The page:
Verizon on Tuesday announced the launch of its nationwide 5G service, but a top executive from the company warned that customers shouldn't expect too much right away.
"The experience [between 4G and nationwide 5G] is similar," Verizon VP Bill Stone told Light Reading. "It's not radically different."
However, he said that situation will change over the coming months and years as Verizon works to improve its network. "It's definitely early days," he said. "We're not done yet."
Verizon's acknowledgement is noteworthy considering the carrier blasted T-Mobile's 5G network earlier this year for providing speeds similar to those of T-Mobile's 4G service.
Stone said Verizon would primarily run its nationwide 5G service over its 850MHz spectrum holdings, but could also run it in its PCS and AWS spectrum holdings in select locations.
Stone's comments don't come as much of a surprise. Verizon CEO Hans Vestberg made similar statements in May when questioned about Verizon's nationwide 5G plans. "In the beginning, it's going to be small," Vestberg said of a nationwide 5G offering from Verizon.
Verizon's nationwide 5G launch coincided with the introduction of Apple's new iPhone 12 gadgets. In fact, Verizon's Vestberg played a starring role in Apple's hour-long unveiling, discussing the speedy connections the new devices could support.
However, Vestberg made it clear that the peak 4 Gbit/s speeds supported by the new iPhone 12 would only be available on the operator's millimeter wave (mmWave) 5G network. That network is only available in parts of a few dozen cities. Verizon brands its mmWave 5G service as "ultra wideband" or UWB.
Verizon said it will distinguish between the two networks via the icons on its phones. "5G" will indicate its nationwide network, while "5G UW" will indicate its mmWave network. AT&T employs similarly complex icon branding for its own 5G offerings.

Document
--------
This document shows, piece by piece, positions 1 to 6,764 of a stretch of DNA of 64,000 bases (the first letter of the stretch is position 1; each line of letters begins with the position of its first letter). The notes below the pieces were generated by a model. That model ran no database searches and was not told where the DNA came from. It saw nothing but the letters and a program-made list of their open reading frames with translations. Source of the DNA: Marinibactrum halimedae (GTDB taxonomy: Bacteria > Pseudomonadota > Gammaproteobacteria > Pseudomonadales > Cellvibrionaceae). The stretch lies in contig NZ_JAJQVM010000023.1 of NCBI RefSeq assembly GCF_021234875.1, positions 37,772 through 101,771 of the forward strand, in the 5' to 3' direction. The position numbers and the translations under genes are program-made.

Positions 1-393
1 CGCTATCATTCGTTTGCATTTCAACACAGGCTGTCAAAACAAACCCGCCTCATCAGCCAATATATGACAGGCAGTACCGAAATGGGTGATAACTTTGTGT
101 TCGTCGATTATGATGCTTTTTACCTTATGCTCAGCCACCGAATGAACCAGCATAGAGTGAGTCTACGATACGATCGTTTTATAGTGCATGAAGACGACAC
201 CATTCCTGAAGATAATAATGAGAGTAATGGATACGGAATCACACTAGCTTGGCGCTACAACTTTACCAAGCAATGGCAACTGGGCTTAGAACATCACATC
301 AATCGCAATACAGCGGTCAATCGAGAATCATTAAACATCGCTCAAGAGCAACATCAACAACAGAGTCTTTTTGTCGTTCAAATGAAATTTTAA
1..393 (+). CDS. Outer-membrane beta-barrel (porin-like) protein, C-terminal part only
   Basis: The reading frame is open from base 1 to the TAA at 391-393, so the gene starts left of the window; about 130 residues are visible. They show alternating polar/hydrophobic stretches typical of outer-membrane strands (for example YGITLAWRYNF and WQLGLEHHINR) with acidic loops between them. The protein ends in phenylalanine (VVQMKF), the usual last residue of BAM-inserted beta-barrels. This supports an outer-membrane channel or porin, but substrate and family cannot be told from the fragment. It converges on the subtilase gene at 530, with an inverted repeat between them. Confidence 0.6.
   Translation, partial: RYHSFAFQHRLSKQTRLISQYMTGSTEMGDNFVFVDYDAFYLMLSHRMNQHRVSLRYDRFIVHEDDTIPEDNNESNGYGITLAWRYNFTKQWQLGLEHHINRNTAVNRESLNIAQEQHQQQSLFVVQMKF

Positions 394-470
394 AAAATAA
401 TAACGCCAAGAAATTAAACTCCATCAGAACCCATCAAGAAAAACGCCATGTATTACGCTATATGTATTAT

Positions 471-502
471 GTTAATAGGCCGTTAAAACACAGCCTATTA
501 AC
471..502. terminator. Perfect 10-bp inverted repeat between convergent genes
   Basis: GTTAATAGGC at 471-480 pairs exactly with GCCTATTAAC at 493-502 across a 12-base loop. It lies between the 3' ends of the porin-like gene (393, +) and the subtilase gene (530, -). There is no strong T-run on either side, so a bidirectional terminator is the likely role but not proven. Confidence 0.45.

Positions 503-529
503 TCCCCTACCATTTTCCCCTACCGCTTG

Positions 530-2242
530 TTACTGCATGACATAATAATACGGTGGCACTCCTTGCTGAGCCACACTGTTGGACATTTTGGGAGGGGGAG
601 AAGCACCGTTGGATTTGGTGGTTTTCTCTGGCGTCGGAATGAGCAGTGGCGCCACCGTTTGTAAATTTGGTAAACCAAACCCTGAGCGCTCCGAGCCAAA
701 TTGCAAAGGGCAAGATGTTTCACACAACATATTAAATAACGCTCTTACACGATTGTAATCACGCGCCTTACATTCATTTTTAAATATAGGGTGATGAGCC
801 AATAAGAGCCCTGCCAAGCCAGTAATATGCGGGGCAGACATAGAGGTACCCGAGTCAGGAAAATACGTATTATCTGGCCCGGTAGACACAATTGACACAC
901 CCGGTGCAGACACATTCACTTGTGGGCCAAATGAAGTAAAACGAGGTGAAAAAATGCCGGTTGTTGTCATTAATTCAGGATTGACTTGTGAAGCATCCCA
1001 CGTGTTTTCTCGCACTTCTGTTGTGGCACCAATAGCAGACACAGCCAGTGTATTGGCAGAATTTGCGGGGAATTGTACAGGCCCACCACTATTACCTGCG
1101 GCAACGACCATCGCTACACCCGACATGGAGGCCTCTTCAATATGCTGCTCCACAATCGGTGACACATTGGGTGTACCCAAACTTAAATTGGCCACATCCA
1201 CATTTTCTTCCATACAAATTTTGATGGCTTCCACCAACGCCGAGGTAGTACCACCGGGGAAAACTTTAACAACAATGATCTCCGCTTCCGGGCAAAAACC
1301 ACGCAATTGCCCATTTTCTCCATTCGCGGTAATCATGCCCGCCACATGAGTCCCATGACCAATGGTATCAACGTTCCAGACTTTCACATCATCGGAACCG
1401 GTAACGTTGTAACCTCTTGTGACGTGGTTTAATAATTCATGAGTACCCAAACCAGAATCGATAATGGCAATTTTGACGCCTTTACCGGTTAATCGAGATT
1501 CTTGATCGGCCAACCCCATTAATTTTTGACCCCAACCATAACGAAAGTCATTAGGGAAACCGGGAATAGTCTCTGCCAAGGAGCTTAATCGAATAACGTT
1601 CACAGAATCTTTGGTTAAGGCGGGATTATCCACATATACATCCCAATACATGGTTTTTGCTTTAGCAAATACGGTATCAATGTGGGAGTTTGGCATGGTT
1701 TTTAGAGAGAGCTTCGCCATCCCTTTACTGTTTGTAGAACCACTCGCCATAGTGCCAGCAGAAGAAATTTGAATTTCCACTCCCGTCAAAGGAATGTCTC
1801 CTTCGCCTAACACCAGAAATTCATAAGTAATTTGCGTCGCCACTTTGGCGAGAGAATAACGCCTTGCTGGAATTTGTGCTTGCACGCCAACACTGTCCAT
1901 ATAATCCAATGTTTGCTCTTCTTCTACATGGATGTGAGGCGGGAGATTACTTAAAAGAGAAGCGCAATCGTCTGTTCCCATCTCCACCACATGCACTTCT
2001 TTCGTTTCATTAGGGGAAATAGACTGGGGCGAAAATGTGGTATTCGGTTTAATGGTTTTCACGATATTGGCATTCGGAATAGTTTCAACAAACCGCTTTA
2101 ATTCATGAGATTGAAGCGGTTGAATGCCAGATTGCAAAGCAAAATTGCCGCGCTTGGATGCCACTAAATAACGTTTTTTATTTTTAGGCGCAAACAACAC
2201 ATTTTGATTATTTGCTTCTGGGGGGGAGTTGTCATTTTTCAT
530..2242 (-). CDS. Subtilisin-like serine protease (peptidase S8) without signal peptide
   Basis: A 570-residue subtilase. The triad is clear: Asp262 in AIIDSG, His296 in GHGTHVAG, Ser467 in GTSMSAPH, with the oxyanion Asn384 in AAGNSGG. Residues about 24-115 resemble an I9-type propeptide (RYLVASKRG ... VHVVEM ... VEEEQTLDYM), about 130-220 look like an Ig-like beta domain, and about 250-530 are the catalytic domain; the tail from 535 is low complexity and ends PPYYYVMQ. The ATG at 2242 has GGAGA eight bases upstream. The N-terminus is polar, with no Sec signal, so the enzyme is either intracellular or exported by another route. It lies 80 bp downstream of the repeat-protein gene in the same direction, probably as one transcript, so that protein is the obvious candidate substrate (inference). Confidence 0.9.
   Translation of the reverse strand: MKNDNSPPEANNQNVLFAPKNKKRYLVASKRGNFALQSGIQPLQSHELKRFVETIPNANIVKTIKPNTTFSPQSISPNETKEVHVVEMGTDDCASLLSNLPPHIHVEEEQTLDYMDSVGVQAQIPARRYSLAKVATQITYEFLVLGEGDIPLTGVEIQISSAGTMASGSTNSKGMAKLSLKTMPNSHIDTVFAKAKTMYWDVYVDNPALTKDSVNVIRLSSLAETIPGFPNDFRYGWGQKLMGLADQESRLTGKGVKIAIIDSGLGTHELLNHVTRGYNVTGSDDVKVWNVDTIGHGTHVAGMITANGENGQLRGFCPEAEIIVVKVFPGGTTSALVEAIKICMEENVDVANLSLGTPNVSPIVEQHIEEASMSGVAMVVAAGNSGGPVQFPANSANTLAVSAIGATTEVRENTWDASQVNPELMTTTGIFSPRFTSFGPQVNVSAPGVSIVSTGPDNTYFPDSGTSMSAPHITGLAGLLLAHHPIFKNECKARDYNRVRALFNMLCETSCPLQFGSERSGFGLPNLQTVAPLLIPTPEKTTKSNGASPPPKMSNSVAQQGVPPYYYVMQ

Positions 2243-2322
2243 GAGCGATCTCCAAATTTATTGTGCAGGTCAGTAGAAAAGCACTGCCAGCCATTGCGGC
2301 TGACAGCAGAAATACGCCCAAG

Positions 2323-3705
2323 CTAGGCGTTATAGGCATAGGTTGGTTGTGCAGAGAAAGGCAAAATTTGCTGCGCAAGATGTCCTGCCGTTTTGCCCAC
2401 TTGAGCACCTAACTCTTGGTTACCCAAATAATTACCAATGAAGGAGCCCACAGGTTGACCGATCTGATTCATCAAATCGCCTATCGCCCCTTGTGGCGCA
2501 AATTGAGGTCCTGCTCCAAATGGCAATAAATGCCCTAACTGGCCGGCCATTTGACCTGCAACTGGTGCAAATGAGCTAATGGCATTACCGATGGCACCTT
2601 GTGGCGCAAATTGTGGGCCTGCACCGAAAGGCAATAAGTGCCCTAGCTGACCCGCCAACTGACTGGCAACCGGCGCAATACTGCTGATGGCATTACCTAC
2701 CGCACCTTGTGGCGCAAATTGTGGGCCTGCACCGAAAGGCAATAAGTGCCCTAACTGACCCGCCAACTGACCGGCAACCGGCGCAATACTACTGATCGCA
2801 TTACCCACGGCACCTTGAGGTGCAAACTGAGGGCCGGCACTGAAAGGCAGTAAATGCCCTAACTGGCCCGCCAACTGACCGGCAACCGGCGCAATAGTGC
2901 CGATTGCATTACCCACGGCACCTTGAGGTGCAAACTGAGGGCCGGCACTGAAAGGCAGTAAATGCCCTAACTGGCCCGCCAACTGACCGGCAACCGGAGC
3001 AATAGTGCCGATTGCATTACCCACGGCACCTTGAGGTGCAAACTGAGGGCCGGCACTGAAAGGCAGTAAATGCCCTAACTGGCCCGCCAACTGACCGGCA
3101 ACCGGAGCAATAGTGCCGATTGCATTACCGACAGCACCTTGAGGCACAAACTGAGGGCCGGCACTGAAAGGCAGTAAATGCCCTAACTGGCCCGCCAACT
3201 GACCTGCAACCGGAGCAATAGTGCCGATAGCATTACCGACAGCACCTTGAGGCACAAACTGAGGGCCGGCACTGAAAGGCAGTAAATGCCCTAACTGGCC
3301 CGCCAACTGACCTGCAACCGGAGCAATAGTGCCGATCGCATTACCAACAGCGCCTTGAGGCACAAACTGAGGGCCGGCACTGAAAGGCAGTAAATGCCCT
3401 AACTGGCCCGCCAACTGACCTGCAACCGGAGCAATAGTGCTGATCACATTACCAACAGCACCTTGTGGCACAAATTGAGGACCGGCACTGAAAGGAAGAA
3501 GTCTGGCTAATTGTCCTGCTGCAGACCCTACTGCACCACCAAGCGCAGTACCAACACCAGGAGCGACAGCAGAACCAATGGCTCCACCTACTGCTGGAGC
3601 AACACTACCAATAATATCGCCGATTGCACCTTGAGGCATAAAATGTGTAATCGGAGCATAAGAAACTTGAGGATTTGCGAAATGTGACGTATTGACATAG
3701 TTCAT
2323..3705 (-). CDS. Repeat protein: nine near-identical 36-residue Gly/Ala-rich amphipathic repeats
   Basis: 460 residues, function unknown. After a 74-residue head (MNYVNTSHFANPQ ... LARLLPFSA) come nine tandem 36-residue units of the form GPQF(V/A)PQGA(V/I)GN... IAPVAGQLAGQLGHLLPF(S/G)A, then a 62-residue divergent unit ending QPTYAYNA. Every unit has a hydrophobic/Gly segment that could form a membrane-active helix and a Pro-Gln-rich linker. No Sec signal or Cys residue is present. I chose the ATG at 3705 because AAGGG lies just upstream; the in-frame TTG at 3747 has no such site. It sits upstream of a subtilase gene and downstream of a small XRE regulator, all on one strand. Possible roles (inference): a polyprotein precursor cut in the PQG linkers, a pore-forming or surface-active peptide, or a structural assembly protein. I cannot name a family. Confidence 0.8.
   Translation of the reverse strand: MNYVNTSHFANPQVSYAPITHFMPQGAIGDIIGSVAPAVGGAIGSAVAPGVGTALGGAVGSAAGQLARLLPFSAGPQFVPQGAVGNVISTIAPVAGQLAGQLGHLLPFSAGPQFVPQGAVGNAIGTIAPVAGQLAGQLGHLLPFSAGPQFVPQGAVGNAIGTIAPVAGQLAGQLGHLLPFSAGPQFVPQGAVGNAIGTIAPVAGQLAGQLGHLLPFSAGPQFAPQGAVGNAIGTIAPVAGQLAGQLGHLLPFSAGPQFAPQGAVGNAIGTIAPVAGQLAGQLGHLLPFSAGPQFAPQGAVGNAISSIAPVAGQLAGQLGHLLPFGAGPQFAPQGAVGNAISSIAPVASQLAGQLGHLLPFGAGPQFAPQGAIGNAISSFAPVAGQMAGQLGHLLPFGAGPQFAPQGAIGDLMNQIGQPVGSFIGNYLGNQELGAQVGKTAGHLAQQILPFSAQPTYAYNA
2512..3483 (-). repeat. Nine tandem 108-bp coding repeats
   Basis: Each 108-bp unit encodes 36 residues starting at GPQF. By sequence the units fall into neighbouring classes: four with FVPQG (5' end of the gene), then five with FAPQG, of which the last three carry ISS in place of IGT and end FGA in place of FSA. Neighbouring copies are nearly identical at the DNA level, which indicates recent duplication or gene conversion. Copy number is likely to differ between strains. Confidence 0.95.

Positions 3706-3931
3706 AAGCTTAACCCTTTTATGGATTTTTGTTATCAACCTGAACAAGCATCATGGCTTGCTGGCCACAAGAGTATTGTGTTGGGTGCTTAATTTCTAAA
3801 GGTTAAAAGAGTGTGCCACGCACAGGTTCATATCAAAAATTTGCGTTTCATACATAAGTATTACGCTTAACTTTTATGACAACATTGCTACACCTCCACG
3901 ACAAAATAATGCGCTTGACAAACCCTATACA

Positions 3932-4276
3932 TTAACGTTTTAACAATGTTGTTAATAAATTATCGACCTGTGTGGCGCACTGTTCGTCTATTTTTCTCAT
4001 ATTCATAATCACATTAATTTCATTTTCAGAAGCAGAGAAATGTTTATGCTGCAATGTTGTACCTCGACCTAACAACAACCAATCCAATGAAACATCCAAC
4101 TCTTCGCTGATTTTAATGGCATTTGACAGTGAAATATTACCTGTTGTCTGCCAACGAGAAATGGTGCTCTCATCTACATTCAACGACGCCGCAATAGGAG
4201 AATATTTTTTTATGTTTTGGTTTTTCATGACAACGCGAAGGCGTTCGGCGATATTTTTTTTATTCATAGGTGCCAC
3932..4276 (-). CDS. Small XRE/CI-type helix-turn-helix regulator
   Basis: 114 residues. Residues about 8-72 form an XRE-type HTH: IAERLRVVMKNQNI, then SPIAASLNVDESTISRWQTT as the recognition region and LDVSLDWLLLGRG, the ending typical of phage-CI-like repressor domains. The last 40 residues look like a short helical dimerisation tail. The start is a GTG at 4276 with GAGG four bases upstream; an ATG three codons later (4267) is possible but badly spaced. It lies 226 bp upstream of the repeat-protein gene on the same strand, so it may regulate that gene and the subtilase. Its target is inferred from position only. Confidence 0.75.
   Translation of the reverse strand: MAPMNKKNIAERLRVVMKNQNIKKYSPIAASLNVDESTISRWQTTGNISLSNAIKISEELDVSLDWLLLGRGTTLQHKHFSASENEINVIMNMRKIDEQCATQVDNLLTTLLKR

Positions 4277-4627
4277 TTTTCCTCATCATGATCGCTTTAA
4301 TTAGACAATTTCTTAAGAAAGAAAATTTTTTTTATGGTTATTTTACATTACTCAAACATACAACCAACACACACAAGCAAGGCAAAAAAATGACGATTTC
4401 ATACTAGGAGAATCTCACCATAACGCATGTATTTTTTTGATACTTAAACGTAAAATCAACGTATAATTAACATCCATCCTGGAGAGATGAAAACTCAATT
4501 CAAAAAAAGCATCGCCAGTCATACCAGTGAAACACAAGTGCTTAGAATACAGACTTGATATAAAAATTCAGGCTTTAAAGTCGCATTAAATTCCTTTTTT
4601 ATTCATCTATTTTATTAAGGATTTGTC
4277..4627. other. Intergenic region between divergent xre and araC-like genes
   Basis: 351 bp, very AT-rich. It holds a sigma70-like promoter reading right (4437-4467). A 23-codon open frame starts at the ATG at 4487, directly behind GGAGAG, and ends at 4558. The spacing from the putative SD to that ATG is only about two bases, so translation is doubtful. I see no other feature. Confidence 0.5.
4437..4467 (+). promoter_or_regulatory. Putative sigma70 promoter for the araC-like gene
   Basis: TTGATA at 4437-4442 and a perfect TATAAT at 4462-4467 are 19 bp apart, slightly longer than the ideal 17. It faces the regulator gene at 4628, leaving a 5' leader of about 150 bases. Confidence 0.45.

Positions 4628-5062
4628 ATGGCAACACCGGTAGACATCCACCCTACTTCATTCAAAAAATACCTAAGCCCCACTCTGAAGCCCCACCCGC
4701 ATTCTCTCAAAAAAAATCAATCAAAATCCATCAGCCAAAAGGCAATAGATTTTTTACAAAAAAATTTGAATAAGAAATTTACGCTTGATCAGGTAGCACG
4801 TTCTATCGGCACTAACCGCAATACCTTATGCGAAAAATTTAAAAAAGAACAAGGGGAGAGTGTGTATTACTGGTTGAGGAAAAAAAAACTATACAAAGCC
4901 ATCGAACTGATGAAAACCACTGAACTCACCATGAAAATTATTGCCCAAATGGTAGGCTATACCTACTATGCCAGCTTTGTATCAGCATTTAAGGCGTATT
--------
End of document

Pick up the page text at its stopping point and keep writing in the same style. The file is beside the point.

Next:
Verizon said its "5G Nationwide" service will cover 200 million Americans via Dynamic Spectrum Sharing (DSS) technology. DSS is a 5G standard that allows 4G and 5G to essentially share the same spectrum band in 1ms increments.
That Verizon launched DSS is noteworthy considering the questions T-Mobile executives have raised about the technology. "Serious deficiencies exist in standards and implementations of this complex technology – for example chipsets and devices are unable to cancel complex interference created by DSS," T-Mobile's Mark McDiarmid, a top networking executive at the operator, wrote on LinkedIn roughly two weeks ago. "Additionally, there is no standard for coordinating interference cancellation between cell sites. DSS also creates Dynamic Interference! This is not new, we faced this in 4G but it took several years to remedy deficiencies in interference cancellation. Is DSS repeating this pattern?"
Verizon's Stone rejected those criticisms. "It's an absolutely fantastic tool," he said.
Stone also noted that Verizon expanded its mmWave 5G network into 55 cities, putting the carrier within sight of its goal to expand to 60 cities by the end of 2020. He said the operator is recording peak download speeds on its mmWave network of up to 4 Gbit/s via eight-component carrier aggregation technology, and 250 Mbit/s upload speeds via two-component carrier aggregation.
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